Negotiations over transparency in investor-state arbitrations have reached a critical juncture heading into an October 2012 meeting in Vienna. During the last meeting in February 2012, a large number of countries, developed and developing, strongly supported options to ensure transparency in investor-state disputes that are settled under the arbitration rules of the United Nations Commission on International Trade Law () – the second most popular set of rules applied to investment disputes, after the World Bank’s rules.
However, some delegations continue to block progress on these important efforts to improve UN arbitration rules.
Transparency, four years in the making
UNCITRAL put the issue of transparency in investor-state arbitrations firmly on its agenda in 2008, at a time when the arbitration rules were undergoing a broader revision. It decided that once renovations to the “generic” UNCITRAL arbitration rules were completed, the working group responsible for updating those rules should focus on the specific issue of how to ensure transparency in investor-state arbitrations.
Since 2010 the working group has met four times to hammer out new rules that would ensure transparency in investor-state arbitrations. Significant progress has been made, but two critical issues remain unresolved. One relates to how the new transparency rules will apply to disputes arising under future treaties. The second relates to how the new rules will apply to disputes arising under existing treaties.
How these two issues are resolved will determine whether the new rules actually have any significant impact on the transparency of investor-state arbitrations.
The “opt-in/opt-out” debate
The debate on the rules’ application to disputes arising under future treaties is often labeled the “opt-in” versus “opt-out” issue. Both the “opt-in” and “opt-out” approaches allow the treaty parties to retain the discretion to decide whether to include the new transparency rules in their future treaties. However, under the “opt-in” approach, states would need to explicitly state in their future treaties that the UNCITRAL transparency rules apply. The transparency provisions would thus effectively function as a separate UNCITRAL instrument in addition to the arbitration rules. Arbitrations under the general UNCITRAL arbitration rules would be left as they currently are, with the disputing parties and the tribunal having significant freedom to close off investor-state disputes to public view.
In contrast, under the “opt-out” approach, a reference to UNCITRAL Rules, or a reference to the UNCITRAL Rules in effect at the time of the dispute, would include the new transparency rules, except where the treaty parties explicitly stated otherwise in the treaty. The default rule being transparency, this would increase transparency in practice while the treaty parties would retain their ability to exclude the new transparency rules.
Existing treaties, future disputes
A number of countries support that the new rules on transparency should apply to future disputes arising under existing treaties (treaties already in force at the time the new transparency rules are introduced). However, several delegations are opposed. Given that there are approximately 3000 existing investment treaties, this proposal would fatally undermine the relevance of the new UNCITRAL transparency rules.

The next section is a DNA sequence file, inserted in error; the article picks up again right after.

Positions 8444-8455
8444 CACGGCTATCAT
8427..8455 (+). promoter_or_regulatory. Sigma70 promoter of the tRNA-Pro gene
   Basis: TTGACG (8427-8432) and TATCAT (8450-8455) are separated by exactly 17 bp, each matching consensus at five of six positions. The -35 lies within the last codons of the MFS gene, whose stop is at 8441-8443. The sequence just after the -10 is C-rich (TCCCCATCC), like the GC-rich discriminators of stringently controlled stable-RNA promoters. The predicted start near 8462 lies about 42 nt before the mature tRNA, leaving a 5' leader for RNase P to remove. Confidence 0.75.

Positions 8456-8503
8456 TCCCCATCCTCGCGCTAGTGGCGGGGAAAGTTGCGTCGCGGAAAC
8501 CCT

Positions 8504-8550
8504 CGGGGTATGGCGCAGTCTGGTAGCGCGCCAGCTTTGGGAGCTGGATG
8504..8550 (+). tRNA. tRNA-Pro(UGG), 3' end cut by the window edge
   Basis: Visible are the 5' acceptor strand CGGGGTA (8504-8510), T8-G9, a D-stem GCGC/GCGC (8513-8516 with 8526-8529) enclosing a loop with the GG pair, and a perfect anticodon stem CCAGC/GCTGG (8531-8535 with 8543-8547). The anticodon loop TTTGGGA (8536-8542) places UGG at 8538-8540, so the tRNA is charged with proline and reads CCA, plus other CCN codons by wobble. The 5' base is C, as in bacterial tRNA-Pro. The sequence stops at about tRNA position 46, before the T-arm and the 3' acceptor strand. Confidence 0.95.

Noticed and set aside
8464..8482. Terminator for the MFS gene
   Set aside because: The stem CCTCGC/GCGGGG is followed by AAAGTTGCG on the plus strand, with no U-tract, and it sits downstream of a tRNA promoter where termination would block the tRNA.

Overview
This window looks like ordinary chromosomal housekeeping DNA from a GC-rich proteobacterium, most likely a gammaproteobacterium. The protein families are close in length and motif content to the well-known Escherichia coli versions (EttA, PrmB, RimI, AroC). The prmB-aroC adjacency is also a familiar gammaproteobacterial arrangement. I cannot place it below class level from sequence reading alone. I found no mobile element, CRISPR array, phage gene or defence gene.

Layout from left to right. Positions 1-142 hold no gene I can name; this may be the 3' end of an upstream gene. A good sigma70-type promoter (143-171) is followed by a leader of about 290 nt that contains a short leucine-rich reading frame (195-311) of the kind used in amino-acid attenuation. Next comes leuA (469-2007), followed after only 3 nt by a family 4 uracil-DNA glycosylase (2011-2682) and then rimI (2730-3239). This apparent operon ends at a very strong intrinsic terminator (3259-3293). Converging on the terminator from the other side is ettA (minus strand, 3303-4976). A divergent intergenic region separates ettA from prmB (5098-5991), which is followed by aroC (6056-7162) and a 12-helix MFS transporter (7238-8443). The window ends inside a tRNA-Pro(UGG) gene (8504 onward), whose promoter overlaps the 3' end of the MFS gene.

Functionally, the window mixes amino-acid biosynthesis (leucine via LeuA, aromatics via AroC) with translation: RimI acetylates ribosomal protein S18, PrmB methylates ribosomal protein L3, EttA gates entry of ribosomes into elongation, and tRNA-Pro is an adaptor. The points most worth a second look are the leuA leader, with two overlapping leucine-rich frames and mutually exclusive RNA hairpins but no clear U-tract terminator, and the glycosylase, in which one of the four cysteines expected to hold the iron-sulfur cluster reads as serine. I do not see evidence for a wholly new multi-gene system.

Applying the new transparency rules to the majority of future disputes under existing treaties is legally feasible. Indeed, it is not uncommon for procedural rules that govern international arbitrations to change over time, and when they do change, the version of the procedural rules in force when the case is initiated will apply unless the arbitration rules, the applicable treaty or the parties to the dispute, state otherwise. The arbitration rules of the Arbitration Institute of the Stockholm Chamber of Commerce () and the International Chamber of Commerce, for example, both reflect that principle. The applicability of the new 2010 SCC Rules to the roughly 50 member-state Energy Charter Treaty, which refers to the SCC Arbitration Institute, has not been controversial. Thus, if provisions on transparency were incorporated as amendments to the UNCITRAL arbitration rules, those transparency provisions could apply even to disputes arising under existing treaties.
It is with this in mind that a number of delegations prefer to leave the matter of application to existing treaties open, rather than explicitly closing the door. This way, the application of new rules would depend on the applicable treaty and the case at issue, but would not be barred as a starting position.
When the working group meets again in Vienna in October 2012, it will revisit these two issues. When doing so, members should stay firm to their mandate to ensure transparency in investor-state arbitration, and adopt an approach that enables, rather than hinders, the new rules’ use in disputes under future and existing treaties.
Authors: Nathalie Bernasconi-Osterwalder is a senior international lawyer and heads the Investment Program of the International Institute on Sustainable Development (). Lise Johnson is a legal consultant to the IISD working on issues relating to international investment law and policy.